01 of 13
What is the Wagah Border Flag Ceremony?
Everyday of the year, just before sunset, a flag lowering ceremony takes place at the Wagah Border between India and Pakistan. The Wagah Border ceremony, formally known as Beating the Retreat, is a popular tourist attraction and side trip from Amritsar in Punjab state.
The ceremony has been going on since 1959 and lasts for around 45 minutes. It starts with high patriotic spirits from sides of the border. Soldiers march towards the gate at the border, which is thrown open when they reach there. The soldiers salute each other other and start lowering the flags.
The flags are lowered at the same time. The soldiers retrieve and fold the flags, the gate slams shut, and a trumpet sounds the end of the ceremony. The soldiers then return with their country's respective flag.
See photos of the Wagah Border ceremony in this gallery, or find out more about it in this guide to the Wagah Border ceremony.Continue to 2 of 13 below.
02 of 13
The Wagah Border
The Wagah border opens without fanfare at 10 a.m. and closes at 4 p.m. or 5 p.m. (depending on the time of year). The Indian and Pakistani flags are raised at the gate, which wears a peaceful look, during the day. There's a viewing area for visitors, consisting of concrete steps, on each side of the gates.Continue to 3 of 13 below.
03 of 13
The ceremony is performed by soldiers of the Indian Border Security Force and Pakistan Rangers. It's carefully choreographed, and involves much planning and coordination between the two countries. The soldiers are specially appointed and trained for the performance. Apparently, they are even paid extra to maintain an impressive mustache or beard.Continue to 4 of 13 below.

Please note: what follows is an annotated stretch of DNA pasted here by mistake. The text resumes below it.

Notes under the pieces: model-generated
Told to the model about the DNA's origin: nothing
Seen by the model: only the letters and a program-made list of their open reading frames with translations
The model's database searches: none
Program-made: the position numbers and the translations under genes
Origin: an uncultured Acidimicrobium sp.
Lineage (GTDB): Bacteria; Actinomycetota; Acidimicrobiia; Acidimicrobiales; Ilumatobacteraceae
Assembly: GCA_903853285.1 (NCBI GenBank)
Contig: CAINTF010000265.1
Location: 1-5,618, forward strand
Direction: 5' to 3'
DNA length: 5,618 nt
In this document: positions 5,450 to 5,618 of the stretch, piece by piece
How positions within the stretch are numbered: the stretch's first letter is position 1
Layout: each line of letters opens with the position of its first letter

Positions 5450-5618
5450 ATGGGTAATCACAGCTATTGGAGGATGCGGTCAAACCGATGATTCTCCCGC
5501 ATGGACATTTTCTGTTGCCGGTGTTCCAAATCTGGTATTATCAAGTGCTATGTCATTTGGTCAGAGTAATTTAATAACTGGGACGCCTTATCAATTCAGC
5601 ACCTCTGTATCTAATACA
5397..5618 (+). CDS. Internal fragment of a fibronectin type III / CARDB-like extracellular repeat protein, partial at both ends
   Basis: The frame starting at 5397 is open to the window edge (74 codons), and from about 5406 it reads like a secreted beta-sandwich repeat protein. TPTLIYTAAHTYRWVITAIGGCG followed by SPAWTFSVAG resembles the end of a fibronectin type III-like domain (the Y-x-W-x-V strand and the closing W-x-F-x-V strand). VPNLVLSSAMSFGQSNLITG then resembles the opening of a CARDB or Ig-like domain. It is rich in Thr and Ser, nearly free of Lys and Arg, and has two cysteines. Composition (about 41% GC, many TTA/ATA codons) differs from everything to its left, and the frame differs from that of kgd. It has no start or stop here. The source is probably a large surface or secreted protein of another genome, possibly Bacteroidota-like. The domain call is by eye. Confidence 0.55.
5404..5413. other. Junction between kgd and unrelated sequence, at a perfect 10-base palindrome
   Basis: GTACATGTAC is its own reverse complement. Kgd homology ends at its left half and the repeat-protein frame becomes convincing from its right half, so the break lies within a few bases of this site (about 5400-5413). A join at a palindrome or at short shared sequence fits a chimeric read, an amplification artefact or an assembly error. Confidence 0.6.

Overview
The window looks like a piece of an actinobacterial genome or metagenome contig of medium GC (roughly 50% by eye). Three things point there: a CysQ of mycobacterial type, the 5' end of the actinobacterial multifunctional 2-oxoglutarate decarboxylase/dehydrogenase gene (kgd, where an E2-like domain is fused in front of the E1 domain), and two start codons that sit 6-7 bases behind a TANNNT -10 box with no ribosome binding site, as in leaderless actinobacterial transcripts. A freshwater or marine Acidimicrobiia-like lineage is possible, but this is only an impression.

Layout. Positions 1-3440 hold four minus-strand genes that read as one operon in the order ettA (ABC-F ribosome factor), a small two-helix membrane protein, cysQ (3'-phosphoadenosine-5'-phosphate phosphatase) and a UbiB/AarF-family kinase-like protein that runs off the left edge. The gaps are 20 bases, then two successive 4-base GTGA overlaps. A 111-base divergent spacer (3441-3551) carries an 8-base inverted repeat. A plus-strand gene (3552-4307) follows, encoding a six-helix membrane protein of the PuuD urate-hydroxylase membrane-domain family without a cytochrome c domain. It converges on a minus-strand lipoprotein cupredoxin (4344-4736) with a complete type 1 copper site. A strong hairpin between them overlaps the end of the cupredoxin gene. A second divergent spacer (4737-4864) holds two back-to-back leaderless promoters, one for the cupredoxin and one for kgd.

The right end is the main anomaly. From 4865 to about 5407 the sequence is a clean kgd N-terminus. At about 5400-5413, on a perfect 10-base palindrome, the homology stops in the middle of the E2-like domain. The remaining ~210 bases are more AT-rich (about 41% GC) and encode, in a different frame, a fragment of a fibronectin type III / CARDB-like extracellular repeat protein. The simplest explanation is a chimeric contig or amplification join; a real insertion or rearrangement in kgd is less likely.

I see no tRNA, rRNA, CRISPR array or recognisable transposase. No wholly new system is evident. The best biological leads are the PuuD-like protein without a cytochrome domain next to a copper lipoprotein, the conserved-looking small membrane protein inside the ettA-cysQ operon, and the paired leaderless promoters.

04 of 13
Indian Soldiers March to the Gate
The ceremony starts with the formidable marching of soldiers from both sides to the border gates. The Indian soldiers are dressed in tan military uniforms, and are cheered on by spectators shouting “Jai Hind” (Long Live India).Continue to 5 of 13 below.
05 of 13
Pakistani Soldiers March to the Gate
The Pakistan Rangers wear a green military uniform and the crowd shouts “Pakistan Zindabad” (Long live Pakistan).Continue to 6 of 13 below.
06 of 13
Wagah Border Gate Opens
The two countries are separated by two heavy gates set a couple of meters apart. The gates are closed well before the ceremony starts in the evening, and are opened briefly at sunset to allow for the flags to be lowered.Continue to 7 of 13 below.
07 of 13
The ceremony aims to evoke patriotic fervor among the crowd. Some Indians wave the national flag, while others dance to Bollywood songs that blare through speakers.Continue to 8 of 13 below.
08 of 13
The Crowd at the Ceremony
There's always a huge and enthusiastic crowd, and it swells on weekends and public holidays.Continue to 9 of 13 below.
09 of 13
The Flag Lowering Begins
The ceremony involves some rather amusing theatrics, which even take place as the flags are lowered.Continue to 10 of 13 below.
10 of 13
Flags are Lowered
Although the flag lowering is complete, the displays of might aren't over.Continue to 11 of 13 below.
11 of 13
Legs are Kicked High
The Indian and Pakistani soldiers carry out an astonishing high kick competition, with legs almost touching their foreheads, to the blaring of patriotic songs and the encouragement of the crowd.Continue to 12 of 13 below.
12 of 13
The Wagah Border ceremony is finally concluded with a brisk handshake by soldiers from both sides.Continue to 13 of 13 below.
13 of 13
Carrying the Flag Away
After the ceremony is over, the flags are carefully folded and carried away to be stored for the night.